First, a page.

Photographs from Frank Lloyd Wright’s Wisconsin- and Arizona-based Taliesin studios show women working next to men in the drafting room and out in the field, carrying stone and pouring concrete. In an era when few women studied architecture and even fewer practiced, who were these pioneers?
That’s what officials at the Guggenheim Museum asked Beverly Willis in 2007. They hoped Willis—a now-retired architect who runs an eponymous foundation dedicated to collecting and promoting the stories of women architects—could organize a program as part of this year’s festivities surrounding the 50th anniversary of the museum’s landmark Wright building in New York City.
Willis was stymied. “Typically, we find scholars on a topic we want to discuss. But there is no scholarship on women professionals” in Wright’s office, she says. That didn’t deter the 81-year-old women’s advocate. “The fact that there’s nothing out there doesn’t mean to me that there’s nothing out there. A woman’s designs are similar to chalk on a blackboard. You can write all of your accomplishments, but there’s an eraser following behind. I knew that there was a lot of information that had been lost.”
Willis started reading the fine print in the hundreds of books on Wright’s history, tracking references to women in footnotes and endnotes. “I realized that if I picked up these little bits or phrases, I’d put together a narrative,” she says. Over the next year and a half, Willis collected enough material to piece together a 15-minute documentary, “A Girl Is a Fellow Here”: 100 Women Architects in the Studio of Frank Lloyd Wright. (The quote in the title comes from the master himself.) The film premiered in June at the Guggenheim as part of a panel discussion that included Willis; New Republic architecture critic Sarah Williams Goldhagen; psychologist and New York University professor Carol Gilligan; and Columbia University architecture professor Gwendolyn Wright. An honored guest was Lois Davidson Gottlieb, one of the scores of women who worked with Wright.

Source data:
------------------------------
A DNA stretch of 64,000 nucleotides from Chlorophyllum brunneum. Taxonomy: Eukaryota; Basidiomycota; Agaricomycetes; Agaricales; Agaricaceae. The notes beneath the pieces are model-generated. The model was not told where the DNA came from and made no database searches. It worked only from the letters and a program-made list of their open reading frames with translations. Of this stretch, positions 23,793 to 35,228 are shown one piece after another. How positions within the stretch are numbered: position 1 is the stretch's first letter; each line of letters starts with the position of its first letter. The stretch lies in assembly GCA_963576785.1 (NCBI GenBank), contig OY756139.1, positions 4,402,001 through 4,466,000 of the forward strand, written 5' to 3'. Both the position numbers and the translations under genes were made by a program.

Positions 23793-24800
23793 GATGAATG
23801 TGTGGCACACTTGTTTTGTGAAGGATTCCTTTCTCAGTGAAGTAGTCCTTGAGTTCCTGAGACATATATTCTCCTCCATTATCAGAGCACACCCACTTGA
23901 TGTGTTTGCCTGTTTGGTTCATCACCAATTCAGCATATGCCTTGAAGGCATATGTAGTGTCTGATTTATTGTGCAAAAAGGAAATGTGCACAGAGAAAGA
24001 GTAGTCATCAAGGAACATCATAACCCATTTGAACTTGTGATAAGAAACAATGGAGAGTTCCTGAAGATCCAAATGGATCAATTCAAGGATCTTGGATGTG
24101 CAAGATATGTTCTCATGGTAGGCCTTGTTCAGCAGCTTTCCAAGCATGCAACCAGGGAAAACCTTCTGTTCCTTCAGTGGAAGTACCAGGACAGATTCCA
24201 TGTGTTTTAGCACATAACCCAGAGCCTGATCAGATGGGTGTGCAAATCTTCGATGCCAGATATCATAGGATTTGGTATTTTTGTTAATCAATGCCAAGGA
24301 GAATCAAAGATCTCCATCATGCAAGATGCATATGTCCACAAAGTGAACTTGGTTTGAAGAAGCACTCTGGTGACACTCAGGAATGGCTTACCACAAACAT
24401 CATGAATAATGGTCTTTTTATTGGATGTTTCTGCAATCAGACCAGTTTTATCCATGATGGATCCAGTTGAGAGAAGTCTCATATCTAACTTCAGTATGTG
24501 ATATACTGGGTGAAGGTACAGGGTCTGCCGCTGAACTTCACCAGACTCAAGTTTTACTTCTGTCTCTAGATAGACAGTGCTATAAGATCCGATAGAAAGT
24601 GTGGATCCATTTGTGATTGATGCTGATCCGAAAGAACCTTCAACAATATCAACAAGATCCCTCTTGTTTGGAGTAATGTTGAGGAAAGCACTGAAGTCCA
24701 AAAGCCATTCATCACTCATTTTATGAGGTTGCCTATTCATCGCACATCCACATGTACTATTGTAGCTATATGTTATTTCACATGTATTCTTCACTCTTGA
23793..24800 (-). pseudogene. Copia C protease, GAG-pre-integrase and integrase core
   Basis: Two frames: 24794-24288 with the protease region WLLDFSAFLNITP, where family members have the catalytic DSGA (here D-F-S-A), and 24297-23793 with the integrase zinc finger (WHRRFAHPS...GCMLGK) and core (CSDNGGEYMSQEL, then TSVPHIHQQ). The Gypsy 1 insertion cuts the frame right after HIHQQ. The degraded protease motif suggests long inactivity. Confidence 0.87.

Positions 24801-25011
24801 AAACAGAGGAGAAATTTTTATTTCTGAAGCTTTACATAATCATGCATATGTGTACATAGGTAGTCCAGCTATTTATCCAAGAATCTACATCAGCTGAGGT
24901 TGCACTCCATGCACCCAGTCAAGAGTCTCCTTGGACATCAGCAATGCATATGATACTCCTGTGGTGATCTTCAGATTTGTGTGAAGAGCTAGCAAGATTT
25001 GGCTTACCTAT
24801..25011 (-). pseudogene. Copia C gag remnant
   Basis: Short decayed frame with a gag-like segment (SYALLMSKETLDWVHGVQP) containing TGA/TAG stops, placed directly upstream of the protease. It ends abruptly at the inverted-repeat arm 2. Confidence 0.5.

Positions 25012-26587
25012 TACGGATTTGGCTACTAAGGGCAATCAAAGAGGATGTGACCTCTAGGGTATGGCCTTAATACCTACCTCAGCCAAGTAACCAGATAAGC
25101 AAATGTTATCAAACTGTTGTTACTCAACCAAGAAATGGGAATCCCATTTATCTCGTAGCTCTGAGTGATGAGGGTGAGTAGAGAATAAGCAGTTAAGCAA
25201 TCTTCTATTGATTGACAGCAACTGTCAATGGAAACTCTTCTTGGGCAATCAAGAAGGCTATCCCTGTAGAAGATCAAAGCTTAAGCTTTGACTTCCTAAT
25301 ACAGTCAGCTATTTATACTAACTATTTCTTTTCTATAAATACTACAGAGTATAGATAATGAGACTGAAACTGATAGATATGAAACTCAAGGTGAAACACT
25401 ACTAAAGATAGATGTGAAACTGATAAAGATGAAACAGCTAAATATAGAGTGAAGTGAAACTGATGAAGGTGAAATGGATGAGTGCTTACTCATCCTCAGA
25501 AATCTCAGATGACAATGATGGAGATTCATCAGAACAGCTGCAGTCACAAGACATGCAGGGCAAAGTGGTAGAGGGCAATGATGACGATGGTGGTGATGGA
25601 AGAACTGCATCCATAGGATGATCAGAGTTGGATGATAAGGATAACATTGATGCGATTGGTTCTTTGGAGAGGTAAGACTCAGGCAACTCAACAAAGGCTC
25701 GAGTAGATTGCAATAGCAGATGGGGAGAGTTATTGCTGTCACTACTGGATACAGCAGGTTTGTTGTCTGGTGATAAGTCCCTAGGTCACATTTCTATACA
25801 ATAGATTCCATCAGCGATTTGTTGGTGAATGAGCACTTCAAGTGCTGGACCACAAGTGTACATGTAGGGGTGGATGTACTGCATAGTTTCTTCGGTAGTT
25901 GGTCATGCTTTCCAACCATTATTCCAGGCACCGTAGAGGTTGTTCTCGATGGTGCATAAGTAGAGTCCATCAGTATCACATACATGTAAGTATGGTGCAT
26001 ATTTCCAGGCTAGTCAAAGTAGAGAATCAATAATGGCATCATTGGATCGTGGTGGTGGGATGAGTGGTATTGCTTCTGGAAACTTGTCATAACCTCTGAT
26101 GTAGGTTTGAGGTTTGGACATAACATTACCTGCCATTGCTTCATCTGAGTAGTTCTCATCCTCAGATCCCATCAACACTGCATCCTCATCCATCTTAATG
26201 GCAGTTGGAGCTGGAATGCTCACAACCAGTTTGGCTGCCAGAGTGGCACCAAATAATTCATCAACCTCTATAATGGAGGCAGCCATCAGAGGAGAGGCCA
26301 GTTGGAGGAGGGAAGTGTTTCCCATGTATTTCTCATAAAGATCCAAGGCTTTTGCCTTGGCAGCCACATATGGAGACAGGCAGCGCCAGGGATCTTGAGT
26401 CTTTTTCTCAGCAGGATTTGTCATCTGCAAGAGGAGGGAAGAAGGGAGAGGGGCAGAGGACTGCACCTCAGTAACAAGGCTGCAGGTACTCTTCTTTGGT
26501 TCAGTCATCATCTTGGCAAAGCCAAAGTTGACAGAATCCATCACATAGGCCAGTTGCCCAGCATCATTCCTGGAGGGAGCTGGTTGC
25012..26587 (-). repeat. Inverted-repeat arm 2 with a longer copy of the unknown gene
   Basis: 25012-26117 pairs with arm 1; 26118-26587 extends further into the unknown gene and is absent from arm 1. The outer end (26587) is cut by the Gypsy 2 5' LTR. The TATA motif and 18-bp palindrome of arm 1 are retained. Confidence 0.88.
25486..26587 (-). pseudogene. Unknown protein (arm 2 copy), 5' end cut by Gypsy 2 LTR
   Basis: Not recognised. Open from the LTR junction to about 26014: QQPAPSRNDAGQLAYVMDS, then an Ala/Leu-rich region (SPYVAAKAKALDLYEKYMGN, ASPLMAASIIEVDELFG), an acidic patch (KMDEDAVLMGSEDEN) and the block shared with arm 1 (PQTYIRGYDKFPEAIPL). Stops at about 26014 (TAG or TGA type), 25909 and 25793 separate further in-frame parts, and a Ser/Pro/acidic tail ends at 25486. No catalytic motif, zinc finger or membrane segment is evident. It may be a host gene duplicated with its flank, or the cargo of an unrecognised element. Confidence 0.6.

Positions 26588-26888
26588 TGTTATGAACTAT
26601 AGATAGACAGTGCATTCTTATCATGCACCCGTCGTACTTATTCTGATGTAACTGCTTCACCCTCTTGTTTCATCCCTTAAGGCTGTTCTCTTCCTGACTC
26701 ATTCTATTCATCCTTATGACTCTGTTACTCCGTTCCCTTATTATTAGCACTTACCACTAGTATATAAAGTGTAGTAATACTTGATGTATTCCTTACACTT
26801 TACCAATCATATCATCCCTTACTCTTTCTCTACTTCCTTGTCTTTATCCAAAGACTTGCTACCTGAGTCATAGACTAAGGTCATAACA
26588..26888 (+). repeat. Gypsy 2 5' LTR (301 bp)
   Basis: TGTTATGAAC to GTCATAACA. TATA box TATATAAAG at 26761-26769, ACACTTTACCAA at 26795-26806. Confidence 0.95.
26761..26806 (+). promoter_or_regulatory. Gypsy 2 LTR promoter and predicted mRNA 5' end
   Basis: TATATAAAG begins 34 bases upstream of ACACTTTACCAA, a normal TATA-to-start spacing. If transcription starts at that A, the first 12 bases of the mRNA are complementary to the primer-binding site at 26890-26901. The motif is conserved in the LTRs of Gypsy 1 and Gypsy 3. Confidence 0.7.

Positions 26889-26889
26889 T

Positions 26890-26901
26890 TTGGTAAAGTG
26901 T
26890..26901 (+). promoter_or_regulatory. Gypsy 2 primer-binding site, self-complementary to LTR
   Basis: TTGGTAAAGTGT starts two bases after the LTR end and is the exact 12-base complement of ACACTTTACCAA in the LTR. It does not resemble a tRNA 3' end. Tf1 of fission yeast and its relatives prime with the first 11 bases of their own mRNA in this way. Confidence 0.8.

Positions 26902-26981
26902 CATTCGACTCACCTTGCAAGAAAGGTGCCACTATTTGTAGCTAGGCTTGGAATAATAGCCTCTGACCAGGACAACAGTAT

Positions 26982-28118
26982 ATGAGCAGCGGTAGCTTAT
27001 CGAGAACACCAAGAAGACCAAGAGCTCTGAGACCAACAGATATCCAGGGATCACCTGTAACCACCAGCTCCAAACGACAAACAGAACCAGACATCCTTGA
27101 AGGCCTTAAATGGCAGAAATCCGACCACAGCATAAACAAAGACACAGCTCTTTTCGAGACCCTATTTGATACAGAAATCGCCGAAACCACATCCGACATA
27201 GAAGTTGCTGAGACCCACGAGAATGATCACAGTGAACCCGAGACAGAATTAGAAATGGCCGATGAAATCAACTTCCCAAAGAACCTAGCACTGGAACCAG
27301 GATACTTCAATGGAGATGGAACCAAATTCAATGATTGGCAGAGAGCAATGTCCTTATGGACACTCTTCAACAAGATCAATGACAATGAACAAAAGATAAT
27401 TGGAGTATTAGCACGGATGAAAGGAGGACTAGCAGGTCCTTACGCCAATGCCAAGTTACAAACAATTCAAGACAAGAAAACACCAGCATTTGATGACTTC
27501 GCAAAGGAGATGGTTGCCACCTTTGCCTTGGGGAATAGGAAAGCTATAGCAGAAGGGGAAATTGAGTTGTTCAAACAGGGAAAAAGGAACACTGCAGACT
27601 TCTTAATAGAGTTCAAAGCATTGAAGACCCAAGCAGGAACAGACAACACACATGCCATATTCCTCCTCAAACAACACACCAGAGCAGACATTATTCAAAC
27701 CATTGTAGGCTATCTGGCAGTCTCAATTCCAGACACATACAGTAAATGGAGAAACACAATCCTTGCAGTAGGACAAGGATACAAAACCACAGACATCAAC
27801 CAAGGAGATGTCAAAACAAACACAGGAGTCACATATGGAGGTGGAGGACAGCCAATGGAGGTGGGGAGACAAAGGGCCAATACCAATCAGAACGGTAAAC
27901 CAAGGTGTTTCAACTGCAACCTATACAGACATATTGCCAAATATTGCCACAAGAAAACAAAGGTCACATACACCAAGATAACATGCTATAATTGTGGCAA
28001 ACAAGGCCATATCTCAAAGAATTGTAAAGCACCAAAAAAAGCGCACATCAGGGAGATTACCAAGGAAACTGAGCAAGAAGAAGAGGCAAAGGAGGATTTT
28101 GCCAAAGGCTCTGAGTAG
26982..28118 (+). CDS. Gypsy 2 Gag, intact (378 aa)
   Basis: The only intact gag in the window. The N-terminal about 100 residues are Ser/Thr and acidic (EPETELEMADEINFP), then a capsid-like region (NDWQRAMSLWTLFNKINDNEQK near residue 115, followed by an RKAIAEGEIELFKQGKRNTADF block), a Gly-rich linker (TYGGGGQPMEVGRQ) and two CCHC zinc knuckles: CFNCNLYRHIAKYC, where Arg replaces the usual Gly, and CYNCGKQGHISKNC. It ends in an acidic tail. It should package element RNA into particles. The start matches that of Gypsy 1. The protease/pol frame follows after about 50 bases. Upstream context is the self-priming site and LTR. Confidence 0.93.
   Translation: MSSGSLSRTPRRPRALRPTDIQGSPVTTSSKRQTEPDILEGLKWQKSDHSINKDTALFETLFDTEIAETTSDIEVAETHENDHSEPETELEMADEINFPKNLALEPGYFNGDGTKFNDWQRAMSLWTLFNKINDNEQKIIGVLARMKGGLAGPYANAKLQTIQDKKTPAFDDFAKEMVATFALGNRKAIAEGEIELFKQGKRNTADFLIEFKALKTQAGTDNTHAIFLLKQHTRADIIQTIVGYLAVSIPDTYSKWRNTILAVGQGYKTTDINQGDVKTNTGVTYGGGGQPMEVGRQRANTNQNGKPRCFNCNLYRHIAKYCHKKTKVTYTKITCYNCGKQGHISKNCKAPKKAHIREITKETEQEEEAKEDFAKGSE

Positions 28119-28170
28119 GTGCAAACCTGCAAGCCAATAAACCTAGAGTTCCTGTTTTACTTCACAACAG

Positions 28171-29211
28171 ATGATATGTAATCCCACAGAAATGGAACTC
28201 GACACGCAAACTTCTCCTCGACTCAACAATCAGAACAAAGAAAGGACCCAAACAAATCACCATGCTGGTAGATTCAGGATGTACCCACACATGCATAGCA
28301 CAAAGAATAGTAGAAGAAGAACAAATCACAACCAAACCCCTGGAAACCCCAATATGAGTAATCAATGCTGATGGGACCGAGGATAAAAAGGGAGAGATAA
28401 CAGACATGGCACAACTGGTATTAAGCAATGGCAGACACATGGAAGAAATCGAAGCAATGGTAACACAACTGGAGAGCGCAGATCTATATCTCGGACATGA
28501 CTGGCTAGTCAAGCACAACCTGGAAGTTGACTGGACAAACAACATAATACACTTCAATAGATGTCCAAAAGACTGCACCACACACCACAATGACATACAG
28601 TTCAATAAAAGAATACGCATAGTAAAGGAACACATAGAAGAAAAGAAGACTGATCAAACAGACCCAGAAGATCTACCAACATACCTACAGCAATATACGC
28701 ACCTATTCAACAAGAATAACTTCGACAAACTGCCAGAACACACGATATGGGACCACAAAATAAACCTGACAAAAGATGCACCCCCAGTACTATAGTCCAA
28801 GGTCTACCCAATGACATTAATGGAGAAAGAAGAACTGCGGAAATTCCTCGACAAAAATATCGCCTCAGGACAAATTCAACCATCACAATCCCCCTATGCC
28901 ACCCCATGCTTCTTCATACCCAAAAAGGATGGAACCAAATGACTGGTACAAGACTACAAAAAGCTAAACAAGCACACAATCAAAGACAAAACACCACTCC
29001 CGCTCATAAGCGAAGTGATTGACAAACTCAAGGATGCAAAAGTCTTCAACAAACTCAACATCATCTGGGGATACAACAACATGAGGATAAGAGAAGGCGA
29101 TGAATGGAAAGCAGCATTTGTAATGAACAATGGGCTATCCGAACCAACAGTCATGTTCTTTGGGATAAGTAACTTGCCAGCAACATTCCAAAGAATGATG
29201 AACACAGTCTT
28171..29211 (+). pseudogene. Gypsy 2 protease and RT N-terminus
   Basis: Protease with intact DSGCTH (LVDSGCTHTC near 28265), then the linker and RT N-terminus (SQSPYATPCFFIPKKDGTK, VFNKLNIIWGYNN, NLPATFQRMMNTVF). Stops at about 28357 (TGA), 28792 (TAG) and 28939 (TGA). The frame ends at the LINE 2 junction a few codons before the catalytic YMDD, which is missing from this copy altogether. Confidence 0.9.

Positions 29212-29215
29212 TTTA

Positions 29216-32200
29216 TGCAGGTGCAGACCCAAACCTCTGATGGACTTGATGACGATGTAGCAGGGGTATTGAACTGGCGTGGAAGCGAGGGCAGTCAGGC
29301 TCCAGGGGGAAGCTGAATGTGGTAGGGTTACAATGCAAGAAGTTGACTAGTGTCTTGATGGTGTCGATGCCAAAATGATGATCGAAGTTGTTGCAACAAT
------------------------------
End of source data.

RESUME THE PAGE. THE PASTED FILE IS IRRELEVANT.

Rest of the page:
Willis’ documentary reveals that the architect’s first employee and lead designer was a woman, Marion Mahoney. Another early employee, Isabel Roberts, is referred to as Wright’s bookkeeper in some history books. Willis found a letter from Wright recommending Roberts’ services as an architect. “This is big,” Willis notes. “It’s completely rewriting the historical statement.” The letter was found in the course of another Beverly Willis Architecture Foundation project: a hand count of the women in AIA records from the organization’s beginning until 1980. Roberts had applied to become an AIA member; she was denied, but the institute kept her application materials.
Roberts, Mahoney, and four other women who worked in Wright’s studio—Gottlieb, Jane Duncombe, Eleanore Pettersen, and Read Weber—are the primary focus of Willis’ documentary. She chose her subjects because of the quality of their work, and because she could find examples of their work. “I’m not a researcher,” Willis insists. In fact, she hopes to give all of the information and images she has compiled to someone who will dig deeper into the story of the women in Wright’s studios.
“I have worked through almost half of the 20th century,” says Willis, who opened her first architecture office in 1958 and established her foundation in 2002. “I have seen lauded women’s work vanish as if it never existed. This must stop.” Thanks to “A Girl Is a Fellow Here”, the women employed by Wright—and their work—have become a little more visible.
“A Girl Is a Fellow Here” will be distributed to architecture schools and can be purchased at museum stores, historic Wright sites, and the Beverly Willis Architecture Foundation website (bwaf.org).